Netflix to Produce ‘Crouching Tiger’ Film With WeinsteinAnousha Sakoui and Lucas Shaw
Netflix Inc. and Weinstein Co. will release a sequel to the Oscar-winning “Crouching Tiger, Hidden Dragon” next year, marking the subscription video service’s first foray into feature film production.
The movie will be released globally in selected Imax Corp. theaters and simultaneously on the Netflix streaming service on Aug. 28 next year, Rich Gelfond, chief executive officer of Imax, said in an interview. The martial arts picture will be the first of several major films to be backed by Netflix, he said.
A film alliance with producers Bob and Harvey Weinstein could give Netflix a chance of winning the Academy Award, the industry’s most prestigious prize. To date, Netflix has backed original series for its online service and acquired exclusive rights to documentaries including “The Square,” which was nominated for an Oscar. Bloomberg News earlier reported that Netflix was in talks with Weinstein to finance a feature film, according to people with knowledge of the matter.
“The moviegoing experience is evolving quickly and profoundly, and Netflix is unquestionably at the forefront of that movement,” Harvey Weinstein, co-chairman of the closely held studio, said in a joint statement from the companies.
Netflix first started out renting DVDs, then began acquiring Web-streaming rights to library movies and TV shows. It has more recently devoted more of its content budget to original programs to compete with cable-TV channels such as HBO. Netflix earned 31 Emmy nominations this year for its original series.
A feature motion picture would differ from a typical Netflix original because it would have to be released in theaters for at least a week to qualify for an Oscar. “The Square,” which was nominated for best documentary feature at the Academy Awards this year, was shown in a limited number of theaters in 2013. The “Crouching Tiger” sequel will be the first film Netflix has funded.
The Weinsteins have a history of Oscar success. The company released consecutive best-picture winners in 2010 and 2011 with “The King’s Speech” and “The Artist.” With their previous company, Miramax, the Weinsteins produced best picture winners including “Shakespeare in Love,” “The English Patient” and “Chicago.”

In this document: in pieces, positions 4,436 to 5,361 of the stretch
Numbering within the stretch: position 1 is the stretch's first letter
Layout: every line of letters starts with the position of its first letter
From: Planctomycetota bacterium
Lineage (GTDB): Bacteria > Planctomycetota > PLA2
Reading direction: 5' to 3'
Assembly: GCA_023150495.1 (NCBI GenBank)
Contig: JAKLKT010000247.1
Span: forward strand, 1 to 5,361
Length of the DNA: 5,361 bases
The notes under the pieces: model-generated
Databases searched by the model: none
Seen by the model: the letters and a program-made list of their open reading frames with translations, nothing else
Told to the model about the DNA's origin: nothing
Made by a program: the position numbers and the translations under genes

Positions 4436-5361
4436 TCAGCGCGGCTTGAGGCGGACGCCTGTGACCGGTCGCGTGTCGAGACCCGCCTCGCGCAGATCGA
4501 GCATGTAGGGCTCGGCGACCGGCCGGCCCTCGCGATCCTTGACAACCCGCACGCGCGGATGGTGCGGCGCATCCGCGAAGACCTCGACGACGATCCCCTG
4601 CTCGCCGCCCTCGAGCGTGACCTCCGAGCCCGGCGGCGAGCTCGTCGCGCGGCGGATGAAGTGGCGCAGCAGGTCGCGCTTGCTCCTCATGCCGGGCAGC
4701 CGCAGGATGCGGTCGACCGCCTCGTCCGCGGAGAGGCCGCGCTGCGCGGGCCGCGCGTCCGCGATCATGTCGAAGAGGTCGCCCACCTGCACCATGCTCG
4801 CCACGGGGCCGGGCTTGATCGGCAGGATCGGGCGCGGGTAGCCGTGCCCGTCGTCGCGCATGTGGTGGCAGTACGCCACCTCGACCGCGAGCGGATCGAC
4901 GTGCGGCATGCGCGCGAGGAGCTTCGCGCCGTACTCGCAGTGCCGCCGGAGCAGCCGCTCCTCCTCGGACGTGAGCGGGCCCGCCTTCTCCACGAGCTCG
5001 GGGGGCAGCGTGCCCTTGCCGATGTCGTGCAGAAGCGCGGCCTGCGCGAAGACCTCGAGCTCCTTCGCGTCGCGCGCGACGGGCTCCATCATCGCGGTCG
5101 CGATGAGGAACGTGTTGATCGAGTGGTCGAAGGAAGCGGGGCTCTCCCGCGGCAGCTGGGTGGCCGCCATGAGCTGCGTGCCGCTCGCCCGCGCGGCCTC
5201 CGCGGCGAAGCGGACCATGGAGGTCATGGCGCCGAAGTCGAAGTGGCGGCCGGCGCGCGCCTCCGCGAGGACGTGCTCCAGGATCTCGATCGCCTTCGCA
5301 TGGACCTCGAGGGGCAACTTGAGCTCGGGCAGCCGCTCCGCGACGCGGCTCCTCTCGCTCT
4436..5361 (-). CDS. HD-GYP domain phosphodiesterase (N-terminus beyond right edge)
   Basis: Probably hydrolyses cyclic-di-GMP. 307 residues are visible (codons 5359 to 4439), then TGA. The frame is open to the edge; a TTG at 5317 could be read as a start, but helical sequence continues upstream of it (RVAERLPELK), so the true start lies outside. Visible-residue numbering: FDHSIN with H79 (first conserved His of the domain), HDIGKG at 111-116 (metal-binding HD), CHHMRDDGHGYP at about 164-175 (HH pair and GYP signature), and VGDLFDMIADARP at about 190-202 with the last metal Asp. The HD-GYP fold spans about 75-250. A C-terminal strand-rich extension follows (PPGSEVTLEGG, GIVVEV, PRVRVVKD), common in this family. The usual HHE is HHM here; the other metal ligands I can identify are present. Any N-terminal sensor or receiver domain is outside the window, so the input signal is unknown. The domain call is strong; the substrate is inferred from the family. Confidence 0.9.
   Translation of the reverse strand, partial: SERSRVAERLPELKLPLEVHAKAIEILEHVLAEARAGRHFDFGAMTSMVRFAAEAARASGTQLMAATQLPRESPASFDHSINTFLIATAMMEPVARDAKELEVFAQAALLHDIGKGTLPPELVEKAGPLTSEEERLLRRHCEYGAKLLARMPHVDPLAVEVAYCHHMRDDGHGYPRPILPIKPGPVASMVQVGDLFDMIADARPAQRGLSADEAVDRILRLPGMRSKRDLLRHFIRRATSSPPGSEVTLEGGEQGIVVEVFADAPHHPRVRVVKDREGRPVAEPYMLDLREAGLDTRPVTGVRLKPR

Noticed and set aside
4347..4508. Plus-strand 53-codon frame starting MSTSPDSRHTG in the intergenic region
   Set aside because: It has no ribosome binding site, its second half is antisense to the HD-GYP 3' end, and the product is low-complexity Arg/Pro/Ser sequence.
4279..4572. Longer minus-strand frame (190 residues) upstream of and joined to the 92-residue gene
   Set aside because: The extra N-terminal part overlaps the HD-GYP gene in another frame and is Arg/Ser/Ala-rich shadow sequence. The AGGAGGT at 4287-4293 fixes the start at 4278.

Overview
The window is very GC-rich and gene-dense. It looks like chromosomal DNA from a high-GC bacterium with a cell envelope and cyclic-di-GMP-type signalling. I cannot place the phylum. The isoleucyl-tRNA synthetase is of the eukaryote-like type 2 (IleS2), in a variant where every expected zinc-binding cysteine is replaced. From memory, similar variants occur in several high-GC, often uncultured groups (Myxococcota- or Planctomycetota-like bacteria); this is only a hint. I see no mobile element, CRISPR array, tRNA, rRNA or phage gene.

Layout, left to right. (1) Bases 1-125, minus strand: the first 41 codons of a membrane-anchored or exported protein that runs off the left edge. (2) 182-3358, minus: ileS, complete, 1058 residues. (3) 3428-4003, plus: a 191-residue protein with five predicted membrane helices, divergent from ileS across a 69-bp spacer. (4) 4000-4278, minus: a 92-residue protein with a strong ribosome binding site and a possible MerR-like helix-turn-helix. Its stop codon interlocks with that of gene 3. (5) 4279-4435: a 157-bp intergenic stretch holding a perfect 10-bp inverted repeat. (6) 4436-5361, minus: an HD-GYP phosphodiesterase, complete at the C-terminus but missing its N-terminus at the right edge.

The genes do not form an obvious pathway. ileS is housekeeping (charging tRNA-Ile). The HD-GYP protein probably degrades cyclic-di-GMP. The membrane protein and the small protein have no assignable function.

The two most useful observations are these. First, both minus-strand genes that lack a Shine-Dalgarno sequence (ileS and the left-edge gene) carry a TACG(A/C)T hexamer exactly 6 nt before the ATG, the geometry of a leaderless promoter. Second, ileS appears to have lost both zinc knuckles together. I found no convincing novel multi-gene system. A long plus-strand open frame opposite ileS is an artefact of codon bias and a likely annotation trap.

“Crouching Tiger, Hidden Dragon: The Green Legend,” a sequel to Sony Corp.’s 2000 movie “Crouching Tiger, Hidden Dragon,” will be released during what is typically a slow time at the end of the summer for Hollywood, and will therefore give movie fans more choice, Gelfond said.
The release of the film simultaneously on Netflix, which viewers can watch on TV and mobile devices, marks a departure from typical Hollywood marketing in which films first show in theaters for about three months before being accessible at home on digital services or on DVD.
Theater owners have tried to protect the window between when a movie opens in theaters and when it’s available on home entertainment platforms in order to avoid a drop in attendance.
Gelfond said exhibitor partners, which include both AMC Entertainment Holdings Inc. and Regal Entertainment Group and offer Imax screens, will decide whether to show the film.
“We are not going to war over this,” Gelfond said. “We do not see this as a threat to the windowing model. We are still committed to the system for Hollywood blockbuster films.”
Regal, the largest exhibitor, and Carmike Cinemas Inc. said in separate statements that they won’t show the film. AMC Entertainment said it has no plans to do so.
“No one has approached us to license this made-for-video sequel in the U.S. or China, so one must assume the screens Imax committed are in science centers and aquariums,” AMC said an in e-mailed statement.
Cinemark Inc. also won’t show the film, the Hollywood Reporter said.
The alliance with Imax will also help Weinstein in the distribution of the film in China, where Netflix has no presence. Netflix Chief Content Officer Ted Sarandos said last year that the company was considering motion-picture projects.
Netflix and Weinstein have already worked together. They are collaborating on a dramatic series about Italian explorer Marco Polo that makes its debut on Netflix in December, one of 20 that the streaming service expects to make available or have in production by the end of 2016.
Under a deal last week with Weinstein and Endemol NV, Netflix acquired the rights to the British gangster series “Peaky Blinders.” The streaming service also licensed pay-TV rights to Weinstein Co. films starting in 2016.
Netflix, based in Los Gatos, California, advanced 0.4 percent to $451.18 at the close in New York. The shares have climbed 23 percent this year.